Wednesday 13 July 2011

REVIEW - 'The Bride's Farewell', Meg Rosoff (Penguin, 2009)

Ok, after reading two other Meg Rosoff titles recently, one thing I could predict before picking up this book, with absolute certainty, is that it would be completely, resolutely unpredictable.

Which I LOVE, by the way.

Our young heroine, Pell Ridley, escapes her family home on the eve of her wedding, taking only her horse and tag-along pseudo-sibling, Bean. Together, they head towards the unknown, where no-one, neither the characters, or the reader, have any clue, where they might be headed and what will occur along the way.

If this was a more conventional read, then maybe Pell would come a cropper in the big bad world, realise there's 'no place like home', and return to her well-suited and devoted fiancee.

But, being Meg Rosoff, I should know better than to underestimate the strength and individuality of her core character. Pell is essentially clueless, she has no idea what she wants, maybe a clearer notion of what she doesn't want. But her character develops when she reacts to the circumstances she finds herself and I became enthralled by her stubbornness and determination.

I was transported back to A-level English Literature, transfixed by 'Tess of the d'Urbervilles', and this book definitely has haunting Hardy-esque undertones - the English countryside becomes a character in it's own right, sweeping Pell along in all it's ethereal beauty. Is Pell as tragic a figure as Tess? Well, you'll have to read it for yourself.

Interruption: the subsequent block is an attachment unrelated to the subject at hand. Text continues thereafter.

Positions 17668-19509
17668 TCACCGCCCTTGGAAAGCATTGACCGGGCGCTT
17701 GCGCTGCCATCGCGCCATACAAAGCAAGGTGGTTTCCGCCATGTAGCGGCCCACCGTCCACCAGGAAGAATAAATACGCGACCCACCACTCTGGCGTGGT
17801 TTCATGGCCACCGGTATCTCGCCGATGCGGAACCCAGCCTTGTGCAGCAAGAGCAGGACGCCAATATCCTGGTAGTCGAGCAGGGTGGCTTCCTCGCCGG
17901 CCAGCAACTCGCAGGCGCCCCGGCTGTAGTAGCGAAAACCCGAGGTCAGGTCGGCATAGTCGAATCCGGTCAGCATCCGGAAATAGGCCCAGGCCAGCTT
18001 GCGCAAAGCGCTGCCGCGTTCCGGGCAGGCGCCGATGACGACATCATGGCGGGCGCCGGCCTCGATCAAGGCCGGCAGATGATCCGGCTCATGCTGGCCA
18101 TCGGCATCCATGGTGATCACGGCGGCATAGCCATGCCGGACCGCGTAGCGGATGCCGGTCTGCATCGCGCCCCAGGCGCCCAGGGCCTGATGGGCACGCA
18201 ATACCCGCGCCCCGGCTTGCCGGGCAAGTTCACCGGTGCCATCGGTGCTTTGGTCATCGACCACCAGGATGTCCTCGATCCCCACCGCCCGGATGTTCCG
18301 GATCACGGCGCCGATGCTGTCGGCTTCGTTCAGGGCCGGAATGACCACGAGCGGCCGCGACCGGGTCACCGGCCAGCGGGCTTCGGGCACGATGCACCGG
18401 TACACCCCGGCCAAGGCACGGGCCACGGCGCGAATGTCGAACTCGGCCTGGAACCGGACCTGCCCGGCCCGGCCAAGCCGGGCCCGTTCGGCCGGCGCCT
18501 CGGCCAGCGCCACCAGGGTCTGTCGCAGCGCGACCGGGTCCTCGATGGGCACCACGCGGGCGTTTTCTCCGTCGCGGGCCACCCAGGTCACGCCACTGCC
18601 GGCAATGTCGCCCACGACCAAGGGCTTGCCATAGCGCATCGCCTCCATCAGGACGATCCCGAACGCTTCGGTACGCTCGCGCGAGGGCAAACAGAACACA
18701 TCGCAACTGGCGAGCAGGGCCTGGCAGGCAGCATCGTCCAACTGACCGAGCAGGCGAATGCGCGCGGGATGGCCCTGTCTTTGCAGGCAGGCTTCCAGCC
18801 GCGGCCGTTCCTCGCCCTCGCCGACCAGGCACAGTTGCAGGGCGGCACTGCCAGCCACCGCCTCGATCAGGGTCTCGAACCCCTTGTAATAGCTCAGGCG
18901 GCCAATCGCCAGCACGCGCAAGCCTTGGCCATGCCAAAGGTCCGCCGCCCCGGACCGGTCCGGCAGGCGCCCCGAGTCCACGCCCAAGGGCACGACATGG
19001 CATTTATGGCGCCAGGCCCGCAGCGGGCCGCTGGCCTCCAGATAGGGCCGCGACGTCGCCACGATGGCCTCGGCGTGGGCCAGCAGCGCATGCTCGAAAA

And just with 'How I Live Now', Rosoff not only handles the romance, but again manages to squeeze your heart strings until they're at breaking point.

If I was looking for any negatives, I suppose it didn't immediately grab hold of me as was the case with 'What I Was' and 'How I Live Now'. But this is a different beast entirely, commanding more from you as a reader, but rewarding you with so much more in return.

Let's just say, I will be ordering every one of her books in a pristine hardcover a giving them pride of place on my shelf. EXQUISITE.

And, the Hardy comparison is a fair one, by the way.

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